There are no laws against having a bonfire, but there are laws for the nuisance they can cause. The Environmental Protection Act 1990 legislation states a statutory nuisance includes “smoke, fumes or gases emitted from premises so as to be prejudicial to health or a nuisance”. To be considered a nuisance, a bonfire would have to be a persistent problem, interfering unreasonably with your wellbeing, comfort or enjoyment of your property.
Problems with bonfires
Bonfires can be a quick and convenient way to dispose of unwanted waste however bonfires can also cause many problems including:
- Nuisance/annoyance. Smoke from bonfires could prevent nearby residents from enjoying their gardens, opening their windows and hanging out their washing. The smoke also reduces visibility in the neighbourhood and roads
- Air Pollution. Burning garden waste produces smoke - especially if that waste is green or damp. This will emit pollutants including particles and dioxins. Burning plastic, rubber or painted materials creates a range of noxious fumes
- Effects on health. Serious harm is unlikely if exposure to bonfire smoke is brief, but smoke can increase risks to asthmatics, bronchitis sufferers, and people with heart conditions, children and the elderly
- Safety. Fire can spread to fences or buildings and scorch trees and plants. Exploding bottles and pressurised cans are a hazard when rubbish is burned. Piles of garden waste are often used as a refuge by animals, so look out for hibernating wildlife and sleeping pets
- Dark smoke. It is an offence for a business to burn any material that will give rise to dark smoke. Burning material such as plastics, rubber or paint on a bonfire is therefore illegal
IMPORTANT: Any smoke that impedes visibility on a highway needs to be reported to the Police. If a bonfire is out of control or built in a dangerous location, contact the Fire Service immediately.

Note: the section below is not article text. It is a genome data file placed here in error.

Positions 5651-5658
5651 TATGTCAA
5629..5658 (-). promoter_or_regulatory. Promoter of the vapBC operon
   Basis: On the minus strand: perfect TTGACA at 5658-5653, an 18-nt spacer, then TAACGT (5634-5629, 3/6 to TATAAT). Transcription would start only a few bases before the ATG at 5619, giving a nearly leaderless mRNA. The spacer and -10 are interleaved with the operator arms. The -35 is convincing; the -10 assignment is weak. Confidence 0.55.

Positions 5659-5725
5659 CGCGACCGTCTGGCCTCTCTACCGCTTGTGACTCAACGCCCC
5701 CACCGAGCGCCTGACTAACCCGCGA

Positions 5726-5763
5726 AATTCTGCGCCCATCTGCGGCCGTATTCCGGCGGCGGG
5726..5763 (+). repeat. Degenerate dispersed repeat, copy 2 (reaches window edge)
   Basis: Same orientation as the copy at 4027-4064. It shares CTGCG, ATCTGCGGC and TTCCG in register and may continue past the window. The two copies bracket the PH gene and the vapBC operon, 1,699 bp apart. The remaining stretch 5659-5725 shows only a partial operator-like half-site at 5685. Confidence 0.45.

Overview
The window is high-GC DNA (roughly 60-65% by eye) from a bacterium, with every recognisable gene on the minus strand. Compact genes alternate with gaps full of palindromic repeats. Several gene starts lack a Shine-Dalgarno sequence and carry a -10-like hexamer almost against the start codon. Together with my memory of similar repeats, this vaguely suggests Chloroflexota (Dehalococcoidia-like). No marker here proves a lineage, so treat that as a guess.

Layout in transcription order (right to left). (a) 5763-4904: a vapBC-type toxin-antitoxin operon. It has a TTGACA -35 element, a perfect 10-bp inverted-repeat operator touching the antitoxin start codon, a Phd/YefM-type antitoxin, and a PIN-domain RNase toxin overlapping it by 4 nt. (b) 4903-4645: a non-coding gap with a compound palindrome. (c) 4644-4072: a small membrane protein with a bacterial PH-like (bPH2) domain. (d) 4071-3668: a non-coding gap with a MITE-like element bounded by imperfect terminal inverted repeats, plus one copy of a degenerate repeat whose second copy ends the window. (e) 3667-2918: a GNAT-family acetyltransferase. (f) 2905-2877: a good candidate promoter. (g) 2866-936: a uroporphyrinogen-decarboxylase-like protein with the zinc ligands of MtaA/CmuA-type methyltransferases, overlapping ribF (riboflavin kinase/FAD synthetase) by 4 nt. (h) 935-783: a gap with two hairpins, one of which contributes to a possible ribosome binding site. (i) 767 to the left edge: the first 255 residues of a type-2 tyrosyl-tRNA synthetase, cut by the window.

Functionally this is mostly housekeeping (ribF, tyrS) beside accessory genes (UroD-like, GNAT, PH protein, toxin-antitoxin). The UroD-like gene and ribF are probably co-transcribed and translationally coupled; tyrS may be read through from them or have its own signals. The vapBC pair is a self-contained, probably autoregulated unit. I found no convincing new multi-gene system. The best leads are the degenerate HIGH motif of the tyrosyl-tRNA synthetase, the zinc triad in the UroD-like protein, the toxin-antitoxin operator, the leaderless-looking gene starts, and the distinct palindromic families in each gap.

Alternatives to bonfires
Bonfires can be a quick and easy way to dispose of unwanted waste however there are other methods available.
How do I complain about nuisance neighbours?
Please contact the Environmental Protection team by using the Neighbourhood and Environmental Reports online form and the team will respond to your enquiry or complaint within 4 working days. To proceed with an investigation into your complaint, the following information will be required:
- Your name, address and phone number/email address
- The details of the complaint
- The address of the neighbouring property causing the alleged nuisance
Note: The EPA 1990 legislation does not allow anonymous complaints to be investigated as statutory nuisance.
Your complaint will be logged and you will be sent a covering letter and a monitoring form to log the dates/times/duration of incidents to provide evidence of a possible statutory nuisance. This initial information is important as it forms the foundation of the investigation, justifying the investigation and allowing it to move the next level where the alleged perpetrator is contacted.
Complaints Made Outside Office Hours
Any enquiries/complaints will be responded to by the team within 4 working days, including those made outside office hours. If you are experiencing an extreme situation, please contact the emergency services by dialling 999.
West Lindsey District Council
Guildhall, Marshall's Yard